Church doctrine was the basis for laws governing all aspects of an individual s life, including marriage, property, and inheritance. The church gathered its teachings on these subjects into a compendium in 1652: ndreptarea legii: Pravila cea mare (Setting the law: The great codex) (R dulescu et al. 1962). These laws pertained only to Orthodox Christians in the principalities, the majority of the population. They did not apply to Jews, Catholics, or Muslims. (Protestants had a significant presence only in Transylvania.) Implicitly, members of these religious minorities were subject to the traditions and restrictions of their respective denominations.
ndreptarea legii represented women as a fundamentally different category of people than men, in terms of their nature, identity, obligations, and rights as members of this flock. The church described women s nature as weak and bent on sinning. It taught that women s reproductive functions and sexuality drove their behavior and that they possessed an inferior ability to reason (R dulescu et al. 1962). The gender norms and regulations that governed every aspect of human interaction, from marriage to economic activity, stemmed from these assumptions.
The church stipulated that all individuals marry and that this represented the most important contract they would enter over the course of their lives. Marriage also served as a means of controlling women. Consequently, the church recommended steering girls toward marriage early on-it deemed a twelve-year-old to be adequately grown-up, as menstruation often begins at this age, while by sixteen the bride s purity might come into question (R dulescu et al. 1962). By advising parents to marry their daughters young, the church made sexual activity the decisive element in determining female gender norms. It implicitly reduced women to their biology. In contrast, the church counseled men to marry later, ideally between ages eighteen and twenty-four. As heads of their household, men needed to demonstrate good judgment and Christian moderation, moral qualities they were implicitly considered capable of developing, unlike women. By contrast, the church and society seem to have placed little importance on women s emotional or intellectual capacities.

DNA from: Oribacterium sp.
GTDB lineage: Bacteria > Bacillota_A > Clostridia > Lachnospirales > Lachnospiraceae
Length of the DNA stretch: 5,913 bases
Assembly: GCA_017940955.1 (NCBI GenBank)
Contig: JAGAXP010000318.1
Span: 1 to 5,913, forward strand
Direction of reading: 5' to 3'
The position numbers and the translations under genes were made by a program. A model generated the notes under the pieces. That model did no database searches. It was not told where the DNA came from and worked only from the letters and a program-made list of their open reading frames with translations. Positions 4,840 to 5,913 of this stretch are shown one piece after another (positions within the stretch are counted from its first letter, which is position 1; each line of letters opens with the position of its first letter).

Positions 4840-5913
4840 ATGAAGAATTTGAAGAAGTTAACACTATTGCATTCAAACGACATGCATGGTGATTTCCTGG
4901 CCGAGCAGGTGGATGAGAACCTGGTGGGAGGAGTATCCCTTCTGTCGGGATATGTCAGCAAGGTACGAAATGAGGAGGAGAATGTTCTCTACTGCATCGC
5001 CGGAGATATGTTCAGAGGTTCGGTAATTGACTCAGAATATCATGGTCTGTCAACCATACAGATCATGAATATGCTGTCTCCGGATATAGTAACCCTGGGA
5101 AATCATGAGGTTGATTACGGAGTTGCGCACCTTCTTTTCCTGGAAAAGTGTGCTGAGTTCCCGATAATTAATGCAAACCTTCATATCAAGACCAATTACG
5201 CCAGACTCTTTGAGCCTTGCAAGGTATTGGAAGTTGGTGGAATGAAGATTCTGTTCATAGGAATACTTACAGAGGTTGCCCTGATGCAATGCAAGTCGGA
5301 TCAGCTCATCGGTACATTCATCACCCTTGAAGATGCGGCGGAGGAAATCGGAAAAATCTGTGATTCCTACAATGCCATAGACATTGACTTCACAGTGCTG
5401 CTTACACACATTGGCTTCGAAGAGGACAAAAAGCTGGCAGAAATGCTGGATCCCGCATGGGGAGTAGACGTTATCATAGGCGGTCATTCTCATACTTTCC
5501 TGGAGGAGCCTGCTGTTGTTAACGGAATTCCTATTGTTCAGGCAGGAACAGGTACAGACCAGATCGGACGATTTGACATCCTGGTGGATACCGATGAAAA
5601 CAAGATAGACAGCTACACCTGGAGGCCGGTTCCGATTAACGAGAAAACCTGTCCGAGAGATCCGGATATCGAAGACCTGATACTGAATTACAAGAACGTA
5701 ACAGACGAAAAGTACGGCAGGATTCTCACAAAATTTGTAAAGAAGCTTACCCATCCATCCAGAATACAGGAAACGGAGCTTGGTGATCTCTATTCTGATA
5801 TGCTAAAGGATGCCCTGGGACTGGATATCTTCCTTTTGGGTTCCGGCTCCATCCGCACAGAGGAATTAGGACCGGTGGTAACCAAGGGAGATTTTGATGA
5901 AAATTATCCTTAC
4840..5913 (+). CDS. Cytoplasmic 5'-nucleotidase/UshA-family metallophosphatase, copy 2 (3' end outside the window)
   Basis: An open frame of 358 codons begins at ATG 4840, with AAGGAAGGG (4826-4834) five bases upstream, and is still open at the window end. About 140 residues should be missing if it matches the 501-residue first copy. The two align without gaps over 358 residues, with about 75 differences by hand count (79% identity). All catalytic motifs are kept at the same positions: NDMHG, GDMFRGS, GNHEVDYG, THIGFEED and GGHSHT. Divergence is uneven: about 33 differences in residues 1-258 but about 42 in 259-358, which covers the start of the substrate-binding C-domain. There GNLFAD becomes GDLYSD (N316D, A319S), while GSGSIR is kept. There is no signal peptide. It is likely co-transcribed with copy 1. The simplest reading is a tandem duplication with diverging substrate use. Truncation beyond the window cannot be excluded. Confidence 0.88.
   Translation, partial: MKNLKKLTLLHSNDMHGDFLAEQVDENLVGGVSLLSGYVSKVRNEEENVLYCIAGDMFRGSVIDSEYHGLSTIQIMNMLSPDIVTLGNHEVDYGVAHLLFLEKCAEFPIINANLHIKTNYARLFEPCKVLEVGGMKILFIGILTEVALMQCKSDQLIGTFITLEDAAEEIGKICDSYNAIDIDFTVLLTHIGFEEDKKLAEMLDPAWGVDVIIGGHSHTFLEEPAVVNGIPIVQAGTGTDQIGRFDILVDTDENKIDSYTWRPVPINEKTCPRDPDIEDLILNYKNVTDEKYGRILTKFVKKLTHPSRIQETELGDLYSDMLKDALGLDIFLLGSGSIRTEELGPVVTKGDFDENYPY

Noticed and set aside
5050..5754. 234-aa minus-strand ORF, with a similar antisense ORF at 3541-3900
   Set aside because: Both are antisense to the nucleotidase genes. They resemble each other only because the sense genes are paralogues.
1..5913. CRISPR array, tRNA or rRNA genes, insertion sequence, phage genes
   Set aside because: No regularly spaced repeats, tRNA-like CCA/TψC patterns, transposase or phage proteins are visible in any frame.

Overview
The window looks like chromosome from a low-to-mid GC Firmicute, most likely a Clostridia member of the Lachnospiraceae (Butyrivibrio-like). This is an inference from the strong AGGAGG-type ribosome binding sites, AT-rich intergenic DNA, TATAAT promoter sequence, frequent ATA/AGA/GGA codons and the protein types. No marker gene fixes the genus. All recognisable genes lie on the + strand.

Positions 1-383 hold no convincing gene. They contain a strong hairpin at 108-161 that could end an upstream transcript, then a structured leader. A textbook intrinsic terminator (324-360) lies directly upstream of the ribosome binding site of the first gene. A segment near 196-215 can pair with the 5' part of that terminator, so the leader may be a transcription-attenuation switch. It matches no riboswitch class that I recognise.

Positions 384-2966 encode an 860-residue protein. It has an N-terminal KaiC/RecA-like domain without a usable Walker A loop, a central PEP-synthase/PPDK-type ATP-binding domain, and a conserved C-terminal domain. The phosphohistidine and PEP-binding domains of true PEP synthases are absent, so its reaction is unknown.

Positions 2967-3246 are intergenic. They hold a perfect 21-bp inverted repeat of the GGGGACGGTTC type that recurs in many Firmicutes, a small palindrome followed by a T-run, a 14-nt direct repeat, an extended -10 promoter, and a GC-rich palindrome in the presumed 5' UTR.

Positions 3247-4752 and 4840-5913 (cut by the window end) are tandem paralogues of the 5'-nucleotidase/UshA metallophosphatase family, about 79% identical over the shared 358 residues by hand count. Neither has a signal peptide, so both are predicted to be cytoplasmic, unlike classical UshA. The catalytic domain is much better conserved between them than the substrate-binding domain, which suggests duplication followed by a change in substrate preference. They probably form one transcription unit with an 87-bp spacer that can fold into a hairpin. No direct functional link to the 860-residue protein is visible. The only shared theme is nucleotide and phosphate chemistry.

As heads of their households, men legally controlled the fortunes of minors and wives in their homes. Women entered marriages as their husbands obedient followers, bringing a dowry with them to cover their expenses. Though the dowry technically belonged to the wife, the law obliged her to relinquish control of it to her husband, as he was responsible for her economic welfare. More generally, women had little or no legal power over the wealth/property of their marital home. For example, though a wife could directly inherit property left to her by a deceased parent, she could not sign contracts or exercise other forms of legal expression without her husband s consent (Vintil -Ghi ulescu 2004, 2009). 3